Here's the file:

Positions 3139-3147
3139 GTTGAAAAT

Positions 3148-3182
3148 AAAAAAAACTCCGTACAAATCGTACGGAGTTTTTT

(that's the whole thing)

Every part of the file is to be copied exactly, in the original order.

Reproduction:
Positions 3139-3147
3139 GTTGAAAAT

Positions 3148-3182
3148 AAAAAAAACTCCGTACAAATCGTACGGAGTTTTTT